Maria Fernanda Cardoso by Rachel Kent
Excerpted from the Know My Name publication (2020).
Maria Fernanda Cardoso’s sculptural works investigate the wondrous world of animals, plants and their human connection. As she says: ‘We have a powerful connection to animals … our bond is strong because we have evolved together. In Colombian cultures, the frog is your relative.’(1) Inspired by her childhood growing up in Bogota, Cardoso’s works of the early 1990s incorporated preserved lizards, frogs, earth worms and crickets, strung together in carnivalesque arrangements suggesting life after death.
Cardoso Flea Circus 1994–2000, an ambitious body of work encompassing diverse artistic media and live performances, extends these themes. ‘I had cats as a child,’ Cardoso recalls, ‘and cats have fleas.’ Scale is a persistent theme in the artist’s works, which often involve magnification and a reversal of the human–animal hierarchy. ‘I like small animals. I like looking at them; scale fascinates me. The pulga (flea) is the synonym of the small.’ Researching the natural history and anatomy of the flea, Cardoso’s investigations led her to the nineteenth‑century flea circus, an anachronistic entertainment involving tiny performers and their human trainers.
Cardoso Flea Circus was realised by Cardoso over six years as sculptural objects—colourful tents, breeding cages, tiny performance props (dumbbells, flea cannons, hoops and juggling balls) and live events. Through the introduction of two distinct personalities—Professor Cardoso, ‘a flea trainer and nerd’ with furry apron and magnifying glasses, and ‘Queen of the Fleas’—the artist shared the stage with her tiny accomplices, admitting ‘they trained me more than I trained them; I became their slave’. Exploring animal–human relations and the diminutive realm with humour, pathos and curiosity, the work was a colourful shift away from her previous sculptures with their focus on death and violence.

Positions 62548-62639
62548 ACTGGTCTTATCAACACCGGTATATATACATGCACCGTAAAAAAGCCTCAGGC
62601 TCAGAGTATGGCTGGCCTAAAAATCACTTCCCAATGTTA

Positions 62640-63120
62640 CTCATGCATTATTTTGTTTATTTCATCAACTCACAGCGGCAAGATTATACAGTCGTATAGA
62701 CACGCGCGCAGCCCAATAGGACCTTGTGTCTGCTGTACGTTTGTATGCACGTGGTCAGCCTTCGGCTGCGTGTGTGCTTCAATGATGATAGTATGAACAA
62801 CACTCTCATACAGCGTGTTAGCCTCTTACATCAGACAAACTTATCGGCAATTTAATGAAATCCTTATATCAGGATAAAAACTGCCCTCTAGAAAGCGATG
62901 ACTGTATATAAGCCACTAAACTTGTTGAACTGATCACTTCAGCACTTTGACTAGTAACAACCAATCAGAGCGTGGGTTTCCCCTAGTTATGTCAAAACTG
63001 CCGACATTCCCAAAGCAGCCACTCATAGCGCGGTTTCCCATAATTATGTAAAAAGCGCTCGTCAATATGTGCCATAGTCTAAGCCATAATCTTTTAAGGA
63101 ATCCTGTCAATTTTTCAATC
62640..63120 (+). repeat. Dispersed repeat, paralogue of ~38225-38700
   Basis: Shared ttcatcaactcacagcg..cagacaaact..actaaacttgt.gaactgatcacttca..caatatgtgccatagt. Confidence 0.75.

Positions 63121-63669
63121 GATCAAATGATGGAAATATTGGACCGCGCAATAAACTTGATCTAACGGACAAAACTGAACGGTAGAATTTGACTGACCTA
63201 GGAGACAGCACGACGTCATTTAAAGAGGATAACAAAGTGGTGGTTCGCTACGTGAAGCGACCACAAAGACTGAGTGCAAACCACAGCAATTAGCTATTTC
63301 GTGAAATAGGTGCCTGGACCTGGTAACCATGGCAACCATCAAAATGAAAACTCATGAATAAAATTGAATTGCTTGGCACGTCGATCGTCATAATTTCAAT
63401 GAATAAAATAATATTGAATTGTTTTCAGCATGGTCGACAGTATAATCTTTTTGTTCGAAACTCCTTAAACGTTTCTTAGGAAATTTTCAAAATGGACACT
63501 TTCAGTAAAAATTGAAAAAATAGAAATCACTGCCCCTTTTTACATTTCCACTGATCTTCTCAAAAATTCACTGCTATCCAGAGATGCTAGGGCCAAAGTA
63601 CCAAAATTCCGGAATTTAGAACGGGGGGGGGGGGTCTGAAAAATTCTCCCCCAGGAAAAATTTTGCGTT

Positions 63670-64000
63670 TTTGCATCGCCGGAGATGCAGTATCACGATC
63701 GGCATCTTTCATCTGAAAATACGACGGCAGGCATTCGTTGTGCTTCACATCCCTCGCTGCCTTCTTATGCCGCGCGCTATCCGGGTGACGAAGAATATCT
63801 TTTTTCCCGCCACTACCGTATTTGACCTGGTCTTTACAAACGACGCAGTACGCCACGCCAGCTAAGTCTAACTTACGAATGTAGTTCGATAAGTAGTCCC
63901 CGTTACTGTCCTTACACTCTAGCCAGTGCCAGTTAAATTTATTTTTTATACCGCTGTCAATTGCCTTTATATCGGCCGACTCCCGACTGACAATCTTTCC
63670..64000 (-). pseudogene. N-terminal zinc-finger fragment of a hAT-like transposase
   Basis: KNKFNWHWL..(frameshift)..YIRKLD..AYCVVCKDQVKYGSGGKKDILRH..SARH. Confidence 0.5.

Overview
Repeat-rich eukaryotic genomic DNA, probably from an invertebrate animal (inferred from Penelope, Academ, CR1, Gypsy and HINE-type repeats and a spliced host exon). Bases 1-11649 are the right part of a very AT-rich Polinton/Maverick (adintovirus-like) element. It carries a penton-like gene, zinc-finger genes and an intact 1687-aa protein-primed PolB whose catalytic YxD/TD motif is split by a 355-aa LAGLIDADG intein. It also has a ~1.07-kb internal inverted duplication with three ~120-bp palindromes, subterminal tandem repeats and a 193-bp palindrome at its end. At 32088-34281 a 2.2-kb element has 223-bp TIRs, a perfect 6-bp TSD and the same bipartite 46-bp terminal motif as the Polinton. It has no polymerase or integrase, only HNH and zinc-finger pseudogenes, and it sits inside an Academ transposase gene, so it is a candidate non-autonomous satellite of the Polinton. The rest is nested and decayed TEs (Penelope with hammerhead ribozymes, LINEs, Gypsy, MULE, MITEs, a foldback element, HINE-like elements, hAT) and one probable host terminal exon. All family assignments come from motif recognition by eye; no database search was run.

The artist’s Museum of Copulatory Organs continues her exploration of the diminutive. Inspired by the sex organs of the flea and their purported anatomical complexity, Cardoso has developed a wide‑ranging series of sculptures and video works since 2003 that consider scale, functionality, complexity and sexual selection in the animal kingdom. The Intromittent Organs of the Tasmanian Harvestman 2008–09 forms part of this investigation and involved collaborating with scientists from the Australian Museum in its realisation. Scaling up electro‑microscopic scans of the creature’s sexual organs and rendering them in resin, as sculptural objects in glass bell jars, the resulting work offers fascinating insight into a realm beyond the human eye.
Cardoso Flea Circus and the ongoing Museum of Copulatory Organs project combine elements of Dada. Joyful, fascinating, bizarre and absurd, they are a riotous reflection on life in all its shapes and forms. ‘People assume that we are superior as we are bigger, but there is more complexity as you go down in scale’, Cardoso observes today. Celebrating the unseen and unrecognised, her works propose a new world order in which the diminutive realm can teach us a lesson on life.
(1) All quotes in this text are drawn from an interview between Rachel Kent and Maria Fernanda Cardoso, October 2019.
Citation: Cite this excerpt as: Kent, Rachel. "Maria Fernanda Cardoso" in N Bullock, K Cole, D Hart & E Pitt (eds), Know My Name, National Gallery of Australia, Canberra, 2020, pp 70–71.
RACHEL KENT is the Chief Curator, Museum of Contemporary Art Australia, Sydney.